Questions and answers about the crisis
July 26, 2002 | Pages 6 and 7
"THE FUNDAMENTALS are in place for a return to sustained healthy growth." So said Federal Reserve Chair Alan Greenspan on July 16 in testimony before the Senate Banking Committee. But Greenspan's assurances came in the midst of one of the worst-ever weeks in Wall Street history, with stock prices falling to their lowest level since 1998.
Does the decline in stocks mean that the economy will relapse into recession? Or is Greenspan correct that the recovery will gather strength? LEE SUSTAR answers your questions about the roots of the U.S.'s economic problems and the prospects for the future.
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WHY HAS the stock market declined so much and so fast? Are the corporate accounting scandals to blame?
THE SCANDALS did spook many investors into selling, and signs of this panic prompted others to follow suit, in order to cut their own losses. But the real reason that investors are dumping stocks is what some economists have called the "profitless recovery."
According to government statistics--which are more accurate than the fairy-tale balance sheets issued by Corporate America--the peak of pre-tax profit margins during the 1990s boom was about 13 percent in 1997. That number fell to less than 7 percent last year. While profits have increased since, they remained weak in the first quarter of 2002 despite the recovery.
It was the drop in profits over the past five years that led companies like Enron, WorldCom and Qwest to cook the books to keep their banks and investors happy. A favorite tactic was granting stock options worth hundreds of millions to top executives, while refusing to list them as an expense on their books.
Wall Street analysts estimate that once large companies calculate the real cost of stock options, their reported profits will be cut by 10 percent. That's why the problem can't be reduced to what George W. Bush calls a few CEO "bad actors."
There were a whole series of measures adopted by big business to keep the appearance of the boom intact well after it was over--abetted by accountants and regulators, who let them get away with anything.
BUT GOVERNMENT statistics show that the economy is growing. Why are profits so lousy?
THE BROADEST measure of the production of goods and services--gross domestic product, or GDP--did increase by 5.8 percent in the first quarter, a very rapid pace. But a closer look at the government's numbers shows the underlying weakness of the recovery.
Government spending--jacked up by Bush's military budget and post-9/11 spending, such as subsidies to airlines--boosted GDP by a full 1 percent. Most of the rest of the growth came from manufacturers suddenly gearing up to replace inventories that were liquidated at fire-sale prices during the 2001 recession.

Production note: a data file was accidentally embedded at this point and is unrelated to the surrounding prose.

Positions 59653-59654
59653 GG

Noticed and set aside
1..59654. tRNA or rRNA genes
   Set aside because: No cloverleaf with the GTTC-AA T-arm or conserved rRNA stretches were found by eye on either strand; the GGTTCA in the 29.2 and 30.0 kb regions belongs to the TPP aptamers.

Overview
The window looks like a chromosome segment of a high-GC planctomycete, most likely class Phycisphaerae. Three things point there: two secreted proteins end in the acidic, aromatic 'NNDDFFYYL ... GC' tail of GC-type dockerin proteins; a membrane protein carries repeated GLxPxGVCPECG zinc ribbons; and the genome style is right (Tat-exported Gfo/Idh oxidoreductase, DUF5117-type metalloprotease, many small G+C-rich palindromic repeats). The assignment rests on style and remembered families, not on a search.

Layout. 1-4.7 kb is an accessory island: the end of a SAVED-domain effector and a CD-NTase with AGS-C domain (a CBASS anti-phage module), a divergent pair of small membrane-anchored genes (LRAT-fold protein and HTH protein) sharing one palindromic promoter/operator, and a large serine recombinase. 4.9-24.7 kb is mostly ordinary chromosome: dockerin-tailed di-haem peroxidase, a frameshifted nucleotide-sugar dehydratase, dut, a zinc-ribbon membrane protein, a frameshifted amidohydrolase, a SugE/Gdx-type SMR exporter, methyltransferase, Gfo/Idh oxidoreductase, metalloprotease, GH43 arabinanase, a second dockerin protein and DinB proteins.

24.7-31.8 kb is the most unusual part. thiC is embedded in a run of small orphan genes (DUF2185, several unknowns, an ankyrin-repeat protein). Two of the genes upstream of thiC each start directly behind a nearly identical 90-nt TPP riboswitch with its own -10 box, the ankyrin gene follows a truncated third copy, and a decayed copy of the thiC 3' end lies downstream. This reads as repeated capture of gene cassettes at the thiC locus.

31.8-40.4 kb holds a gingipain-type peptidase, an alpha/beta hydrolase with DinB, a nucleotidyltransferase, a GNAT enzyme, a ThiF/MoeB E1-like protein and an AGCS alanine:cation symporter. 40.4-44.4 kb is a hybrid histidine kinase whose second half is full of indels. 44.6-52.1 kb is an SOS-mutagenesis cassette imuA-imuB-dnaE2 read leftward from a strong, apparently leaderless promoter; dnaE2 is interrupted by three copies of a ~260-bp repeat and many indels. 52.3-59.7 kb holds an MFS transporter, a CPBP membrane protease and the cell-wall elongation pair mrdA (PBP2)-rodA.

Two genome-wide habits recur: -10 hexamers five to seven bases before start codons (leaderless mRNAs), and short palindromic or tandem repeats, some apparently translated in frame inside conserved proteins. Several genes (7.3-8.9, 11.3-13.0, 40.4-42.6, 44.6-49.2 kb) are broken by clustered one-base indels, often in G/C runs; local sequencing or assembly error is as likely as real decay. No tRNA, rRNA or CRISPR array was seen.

Simply producing enough to replace inventories accounted for 3 percent of growth in GDP for the first quarter. That in turn led to an increase in manufacturing in the first half of this year, following a big decline in 2001.
Nevertheless, only 76 percent of manufacturing capacity is currently being used--compared to 84 percent at the height of the boom. Thus, the big investments in factories and machinery that seemed to guarantee profits in the 1990s are a millstone around the economy today.
Not only are there too many goods to be sold at a profit, there are too many factories to produce the goods at a decent profit. Yet profits can only be made by exploiting the labor of workers--by paying wages kept as low as possible, paying the cost of raw materials, machinery, etc., and keeping the rest for capital. That theft is the real scandal at the heart of the system. But if the prospect for profits is poor, capitalists won't invest in new production--leading to more layoffs.
Also holding down investment is corporate debt, which hit $4.9 trillion last year--equal to nearly half of GDP. As a result, what statisticians call "private fixed investment" has declined 15 months in a row--even though interest rates for borrowing money to invest are at their lowest levels in 40 years.
For once, Greenspan explained the problem in plain English: "The recent economic downturn was driven, in large measure, by the sharp falloff in the demand for capital goods that occurred when firms suddenly realized that stocks of such goods--both those already in place as well as those in inventory--were excessive."
Or as Karl Marx would say, we are in a crisis of overproduction--not just in the U.S., but on a world scale. The auto industry, for example, has enough capacity to supply the U.S. market two times over. The problem is perhaps worse in telecommunications, where only a fraction of capacity is being used, leading to a gigantic corporate debt chain of bankruptcies.
WHY DID this crisis of overproduction develop?
CAPITALISM goes into recession periodically--as part of what mainstream economists call the "business cycle." The boom starts when investment picks up to take advantage of new markets, and competitors follow suit until markets are saturated with goods that can't be sold at a decent profit. In the recession that follows, banks call in loans, and companies go bust until the excess capacity is cleared away.
But letting huge companies like Enron, WorldCom or United Airlines go bankrupt could drag down larger and healthier companies. So governments step in with bailouts and protectionism against foreign trade. But this doesn't eliminate the excess capacity.
Another factor affecting the character of the economic crisis today is that it is taking place after a long-term decline in the rate of profit. Profit margins at the high point of the 1990s boom were far below those of the 1960s boom and comparable to those of the 1970s. Meanwhile, low interest rates and easy money have only continued to create a huge financial bubble.
The New York Times reported recently that the market for derivatives--complex financial instruments that are basically bets on the price of other securities--is now $100 trillion, about twice the value of all the goods and services produced worldwide in a single year. That's a 38 percent increase since 1998, when bad derivatives trading by Long-Term Capital Management triggered a world financial panic that put leading U.S. banks at risk.
The huge growth of derivatives--a virtually unregulated, international market--has made further financial instability likely.
CAN SPENDING by consumers keep the recovery going?
"CONSUMER" is a statistical amalgamation of all social classes--workers, the middle class and the tiny group of capitalists. The working class, and especially the middle class, have taken advantage of "zero-finance" auto sales and low interest rates to buy houses or refinance mortgages. This likely helped to maintain economic growth in the second quarter, although statistics aren't yet available.
But the boom in housing prices--one area of the economy where the 1990s bubble hasn't been punctured--has added to already staggering levels of consumer debt. Mortgage payments are running as high as 42 percent of income. Home-equity loans are expected to hit an incredible $1 trillion this year--a 20 percent increase over last year. And since home-equity loans typically aren't fixed, a rise in interest rates could wipe out millions of homeowners.